UCL European Institute


Populism in Historical Perspective

11 November 2016, 12:00 am


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11 November 2016
From Brexit to Syriza, and from Trump to Alternative für Deutschland, the rise of populism in recent years has attracted significant interest among scholars, the public and the media alike. Yet the attention given to these examples obscures populism's historical context and the relevance of its legacies in the twentieth and twenty first century. This conference aims to historicise the phenomenon of populism, locating it within an analysis of modern and contemporary politics, and more broadly within the development of modern mass society since the nineteenth century.

11 November 2016

Common Ground
UCL Institute of Advanced Studies
South Wing, UCL Main Building
Gower Street, London WC1E 6BT

The event is free but please email us to let us know you're coming.

This conference will address the topic of twentieth- and twenty-first century populism across a broad geographical range. It brings together historians, political scientists and sociologists to analyse the historical dynamics of the phenomenon and explore the factors that shape its form and apparent recent upsurge.

The symposium is organised by the UCL European Institute, in cooperation with the UCL Centre for Transnational History and the Passionate Politics Research Group.


09:00-09:30am Coffee & registration
9.30-11am Panel 1: 'The People'
Chair: Harry Stopes, UCL History
  Populists tend to portray themselves as standing for the marginalised. Yet they seek to be majoritarians, and their coalitions often encompass a large range of publics, characteristically cutting across divides (socio-economic, cultural, regional, occupational) which other political formations treat as normative. What is the class composition of populist movements and to what extent is the formulation 'the people' used to shape a politics that lies outside class (or other) conflict? Who in turn lies outside the people?
  • Chetan Bhatt (LSE): Populism, Autoritharianism, Xenology: Recent Changes in the Relation between Formal Politics and Violence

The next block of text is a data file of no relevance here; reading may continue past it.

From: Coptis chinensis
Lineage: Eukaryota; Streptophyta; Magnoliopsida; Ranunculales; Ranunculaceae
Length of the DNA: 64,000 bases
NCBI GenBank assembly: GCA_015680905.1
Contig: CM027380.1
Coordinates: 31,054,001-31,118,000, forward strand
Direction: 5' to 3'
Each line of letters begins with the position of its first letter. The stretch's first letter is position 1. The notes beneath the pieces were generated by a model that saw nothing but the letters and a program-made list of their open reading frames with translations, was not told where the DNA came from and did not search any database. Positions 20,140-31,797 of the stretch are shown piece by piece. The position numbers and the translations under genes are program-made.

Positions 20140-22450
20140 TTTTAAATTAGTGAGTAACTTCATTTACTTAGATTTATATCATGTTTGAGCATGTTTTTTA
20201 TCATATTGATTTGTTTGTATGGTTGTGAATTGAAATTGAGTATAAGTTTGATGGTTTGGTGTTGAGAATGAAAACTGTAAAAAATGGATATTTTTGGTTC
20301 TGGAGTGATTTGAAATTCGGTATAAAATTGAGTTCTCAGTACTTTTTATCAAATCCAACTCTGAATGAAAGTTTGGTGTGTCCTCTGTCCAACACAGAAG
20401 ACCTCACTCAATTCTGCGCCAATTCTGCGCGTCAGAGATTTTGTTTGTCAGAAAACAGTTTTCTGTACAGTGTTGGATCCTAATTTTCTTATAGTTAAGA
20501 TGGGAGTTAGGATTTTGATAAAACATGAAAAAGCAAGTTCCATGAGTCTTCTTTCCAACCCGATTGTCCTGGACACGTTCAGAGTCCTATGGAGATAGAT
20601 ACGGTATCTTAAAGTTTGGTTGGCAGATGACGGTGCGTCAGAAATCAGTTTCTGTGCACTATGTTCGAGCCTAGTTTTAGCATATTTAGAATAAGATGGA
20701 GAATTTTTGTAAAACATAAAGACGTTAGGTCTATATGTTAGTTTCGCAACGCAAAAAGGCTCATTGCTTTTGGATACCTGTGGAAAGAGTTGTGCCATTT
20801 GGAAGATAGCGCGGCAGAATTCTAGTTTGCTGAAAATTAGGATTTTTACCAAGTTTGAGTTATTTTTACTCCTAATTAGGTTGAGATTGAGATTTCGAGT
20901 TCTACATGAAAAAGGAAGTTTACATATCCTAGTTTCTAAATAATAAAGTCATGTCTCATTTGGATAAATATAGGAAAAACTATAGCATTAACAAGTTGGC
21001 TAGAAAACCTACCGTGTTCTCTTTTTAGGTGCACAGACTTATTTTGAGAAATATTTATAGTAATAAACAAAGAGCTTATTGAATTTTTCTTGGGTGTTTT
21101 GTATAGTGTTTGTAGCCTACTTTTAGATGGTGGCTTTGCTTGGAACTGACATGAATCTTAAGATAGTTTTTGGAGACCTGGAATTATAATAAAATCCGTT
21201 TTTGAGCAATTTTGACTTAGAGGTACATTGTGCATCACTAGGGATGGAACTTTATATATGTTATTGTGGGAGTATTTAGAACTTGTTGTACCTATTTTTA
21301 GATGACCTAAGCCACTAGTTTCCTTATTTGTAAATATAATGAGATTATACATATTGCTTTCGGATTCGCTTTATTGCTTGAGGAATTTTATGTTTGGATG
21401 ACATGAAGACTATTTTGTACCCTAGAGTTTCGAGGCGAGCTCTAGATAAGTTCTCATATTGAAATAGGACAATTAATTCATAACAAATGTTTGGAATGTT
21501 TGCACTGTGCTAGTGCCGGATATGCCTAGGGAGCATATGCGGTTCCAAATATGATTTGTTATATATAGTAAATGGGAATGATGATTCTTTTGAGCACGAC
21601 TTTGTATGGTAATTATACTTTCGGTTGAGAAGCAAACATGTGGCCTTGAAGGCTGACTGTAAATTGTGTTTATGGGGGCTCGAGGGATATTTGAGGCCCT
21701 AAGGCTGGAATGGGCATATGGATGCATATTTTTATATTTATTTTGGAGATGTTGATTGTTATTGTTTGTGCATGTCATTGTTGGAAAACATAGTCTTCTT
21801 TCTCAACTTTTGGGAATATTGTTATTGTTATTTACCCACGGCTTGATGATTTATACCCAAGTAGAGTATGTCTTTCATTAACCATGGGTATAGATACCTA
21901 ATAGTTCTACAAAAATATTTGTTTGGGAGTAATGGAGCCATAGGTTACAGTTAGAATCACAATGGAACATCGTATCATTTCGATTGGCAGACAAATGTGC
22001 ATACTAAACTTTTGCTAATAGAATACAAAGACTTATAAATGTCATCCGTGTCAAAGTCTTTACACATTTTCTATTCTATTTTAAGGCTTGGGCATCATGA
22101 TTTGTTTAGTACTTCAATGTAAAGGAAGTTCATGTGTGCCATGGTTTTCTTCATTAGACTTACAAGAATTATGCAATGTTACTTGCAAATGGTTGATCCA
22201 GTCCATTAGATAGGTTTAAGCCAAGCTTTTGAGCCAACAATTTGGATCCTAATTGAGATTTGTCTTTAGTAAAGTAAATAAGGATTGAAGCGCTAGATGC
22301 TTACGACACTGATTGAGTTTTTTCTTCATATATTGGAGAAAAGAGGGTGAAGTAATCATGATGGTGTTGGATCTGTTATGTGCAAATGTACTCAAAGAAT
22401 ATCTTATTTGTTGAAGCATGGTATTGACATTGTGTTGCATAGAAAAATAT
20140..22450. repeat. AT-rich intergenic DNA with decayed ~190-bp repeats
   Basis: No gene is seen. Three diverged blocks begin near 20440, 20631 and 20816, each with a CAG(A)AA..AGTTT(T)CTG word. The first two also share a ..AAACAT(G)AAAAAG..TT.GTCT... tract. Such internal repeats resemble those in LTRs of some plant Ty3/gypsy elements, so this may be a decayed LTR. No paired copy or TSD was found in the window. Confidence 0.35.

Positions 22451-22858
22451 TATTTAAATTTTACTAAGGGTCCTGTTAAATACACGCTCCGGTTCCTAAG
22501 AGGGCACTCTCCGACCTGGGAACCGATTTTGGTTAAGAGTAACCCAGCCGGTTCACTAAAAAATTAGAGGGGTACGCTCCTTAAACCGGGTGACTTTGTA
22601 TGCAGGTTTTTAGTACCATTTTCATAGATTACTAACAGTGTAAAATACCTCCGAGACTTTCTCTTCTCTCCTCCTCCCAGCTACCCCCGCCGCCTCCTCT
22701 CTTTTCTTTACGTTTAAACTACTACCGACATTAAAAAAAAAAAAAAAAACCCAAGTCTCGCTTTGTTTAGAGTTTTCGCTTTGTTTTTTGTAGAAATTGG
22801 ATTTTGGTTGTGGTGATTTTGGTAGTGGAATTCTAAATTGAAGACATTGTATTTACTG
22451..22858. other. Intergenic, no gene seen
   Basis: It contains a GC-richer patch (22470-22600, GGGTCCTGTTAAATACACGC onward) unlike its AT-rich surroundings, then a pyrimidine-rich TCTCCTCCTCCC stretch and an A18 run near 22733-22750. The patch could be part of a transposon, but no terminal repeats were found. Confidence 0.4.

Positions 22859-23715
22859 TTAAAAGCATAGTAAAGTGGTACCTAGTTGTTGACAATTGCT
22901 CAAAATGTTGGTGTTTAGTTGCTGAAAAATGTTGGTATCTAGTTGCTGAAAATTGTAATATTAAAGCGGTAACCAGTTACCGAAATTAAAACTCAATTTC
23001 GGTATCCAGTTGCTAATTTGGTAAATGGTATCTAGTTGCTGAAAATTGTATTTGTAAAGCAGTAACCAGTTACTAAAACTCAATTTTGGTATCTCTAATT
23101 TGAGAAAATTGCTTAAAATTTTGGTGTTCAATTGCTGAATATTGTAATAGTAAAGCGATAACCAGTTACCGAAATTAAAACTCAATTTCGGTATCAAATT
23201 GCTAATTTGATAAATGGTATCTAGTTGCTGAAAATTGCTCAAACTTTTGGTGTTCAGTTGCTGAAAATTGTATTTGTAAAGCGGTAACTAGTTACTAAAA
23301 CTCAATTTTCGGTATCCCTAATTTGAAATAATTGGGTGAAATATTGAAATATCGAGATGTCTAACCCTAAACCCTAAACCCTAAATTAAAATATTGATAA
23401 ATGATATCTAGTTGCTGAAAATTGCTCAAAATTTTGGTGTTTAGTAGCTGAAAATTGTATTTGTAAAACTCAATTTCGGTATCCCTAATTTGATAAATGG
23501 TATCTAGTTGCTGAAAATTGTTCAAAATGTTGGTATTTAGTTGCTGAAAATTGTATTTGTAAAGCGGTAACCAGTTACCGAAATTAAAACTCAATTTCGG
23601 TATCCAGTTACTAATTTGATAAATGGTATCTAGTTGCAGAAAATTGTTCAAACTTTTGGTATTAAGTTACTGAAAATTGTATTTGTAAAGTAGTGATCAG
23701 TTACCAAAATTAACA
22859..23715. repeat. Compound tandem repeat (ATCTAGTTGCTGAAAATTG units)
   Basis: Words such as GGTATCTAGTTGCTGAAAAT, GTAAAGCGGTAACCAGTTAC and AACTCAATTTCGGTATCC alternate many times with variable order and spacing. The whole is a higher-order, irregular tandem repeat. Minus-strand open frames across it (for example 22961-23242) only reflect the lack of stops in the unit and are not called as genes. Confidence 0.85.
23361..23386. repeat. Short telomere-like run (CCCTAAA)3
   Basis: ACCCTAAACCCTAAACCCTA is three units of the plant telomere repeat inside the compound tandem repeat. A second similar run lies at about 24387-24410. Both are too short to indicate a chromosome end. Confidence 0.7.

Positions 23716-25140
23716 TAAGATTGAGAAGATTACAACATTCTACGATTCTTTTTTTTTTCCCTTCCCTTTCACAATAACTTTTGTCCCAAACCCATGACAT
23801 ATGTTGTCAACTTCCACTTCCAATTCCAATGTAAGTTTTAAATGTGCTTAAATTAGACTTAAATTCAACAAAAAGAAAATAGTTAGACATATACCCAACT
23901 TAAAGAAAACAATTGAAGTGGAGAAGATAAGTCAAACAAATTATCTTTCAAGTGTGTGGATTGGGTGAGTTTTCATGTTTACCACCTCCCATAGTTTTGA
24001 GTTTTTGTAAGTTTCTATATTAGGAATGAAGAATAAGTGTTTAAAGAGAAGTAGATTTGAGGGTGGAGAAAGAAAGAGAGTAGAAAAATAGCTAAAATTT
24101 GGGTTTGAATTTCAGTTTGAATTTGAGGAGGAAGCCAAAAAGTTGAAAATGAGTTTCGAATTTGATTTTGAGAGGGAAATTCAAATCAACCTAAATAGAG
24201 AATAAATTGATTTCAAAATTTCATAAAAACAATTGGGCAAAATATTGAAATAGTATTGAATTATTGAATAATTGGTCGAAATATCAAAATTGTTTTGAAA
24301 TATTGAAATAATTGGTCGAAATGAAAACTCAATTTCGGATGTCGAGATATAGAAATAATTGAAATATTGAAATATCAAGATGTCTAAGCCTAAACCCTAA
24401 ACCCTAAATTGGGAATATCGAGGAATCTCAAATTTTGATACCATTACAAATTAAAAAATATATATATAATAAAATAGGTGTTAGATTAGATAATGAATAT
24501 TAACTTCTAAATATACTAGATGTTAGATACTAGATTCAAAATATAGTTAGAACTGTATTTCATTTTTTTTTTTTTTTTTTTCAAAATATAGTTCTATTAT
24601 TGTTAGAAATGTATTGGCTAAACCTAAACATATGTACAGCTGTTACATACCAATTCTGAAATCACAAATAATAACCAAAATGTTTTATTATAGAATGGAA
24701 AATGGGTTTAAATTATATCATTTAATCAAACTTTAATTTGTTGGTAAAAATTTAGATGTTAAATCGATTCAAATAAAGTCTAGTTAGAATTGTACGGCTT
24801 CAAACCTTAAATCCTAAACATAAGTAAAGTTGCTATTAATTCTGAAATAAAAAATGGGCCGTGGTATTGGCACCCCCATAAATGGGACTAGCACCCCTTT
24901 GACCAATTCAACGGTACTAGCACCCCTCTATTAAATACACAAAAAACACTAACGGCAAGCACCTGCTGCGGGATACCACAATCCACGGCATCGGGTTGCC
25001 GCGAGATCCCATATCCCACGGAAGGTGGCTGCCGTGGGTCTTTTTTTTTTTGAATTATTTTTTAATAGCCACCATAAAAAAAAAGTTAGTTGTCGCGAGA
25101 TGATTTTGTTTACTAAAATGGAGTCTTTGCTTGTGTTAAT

• Philippe Marliere (UCL): Jean-Luc Mélenchon, the Incarnation of Left-Wing Populism in France?
  • Ken Cheng (UCL): From 'Proletariat' to 'People': Revolutionary Modernity and the Social-Democratic Origins of European Populism
11.00-11.30am Tea break
11.30am-1.00pm Panel 2: 'Values of Populism'
Chair: Uta Staiger, UCL European Institute
  Populists characterise themselves as defenders of a particular set of values, often under attack by a distant elite. What social structures, cultural practices and economic interests shape these values? How do these values translate into political decisions? How do they inform notions of legitimacy, democracy, and authoritarianism.
  • Mara Sankey (UCL): Treating Populism with Populism? US Democracy Promotion in Latin America, 1980-89
  • Andrew W.M. Smith (UCL): 'Because the Past Flows into the Future': Wine, Europe and the Lure of Populism in Béziers (1984-2014)
  • Tom Arnold-Forster (Cambridge): The Scopes Trials and American Populism
Lunch break
2.00-3.30pm Panel 3: 'Languages of Populism'
Chair: Alessandro De Arcangelis, UCL History
  Populism often deploys the language of 'common sense', both as a persuasive rhetorical tool and an articulation of the subjectivity of a group which feels it has been neglected or ignored. How are these knowledges formed, communicated and mobilised? What is the role of the media, both as a mouthpiece for populist politics, a force in shaping the context in which it emerges, or as a focus for anger on the part of publics. What role have new forms of media played in allowing contemporary populists to communicate with their publics?
  • Thomas Niehr (Aachen): The Language of Populism: A Multi-Dimensional Phenomenon
  • Elinor Taylor (Westminster): On Populist Realism: the Novel of the British Popular Front
  • Marko Grdesic (Zagreb): Constructing 'the People' in Late Socialist Serbia: the Case of Letters to the Press
3.30-4.00pm Tea break

Plenary Session

Maxine Molyneux (UCL) & Thomas Osborne (Bristol): Populism, Liberalism and History: a Deflationary View

5.30-6.30pm Wine reception

 If you have any questions, please email Alessandro De Arcangelis or Harry Stopes.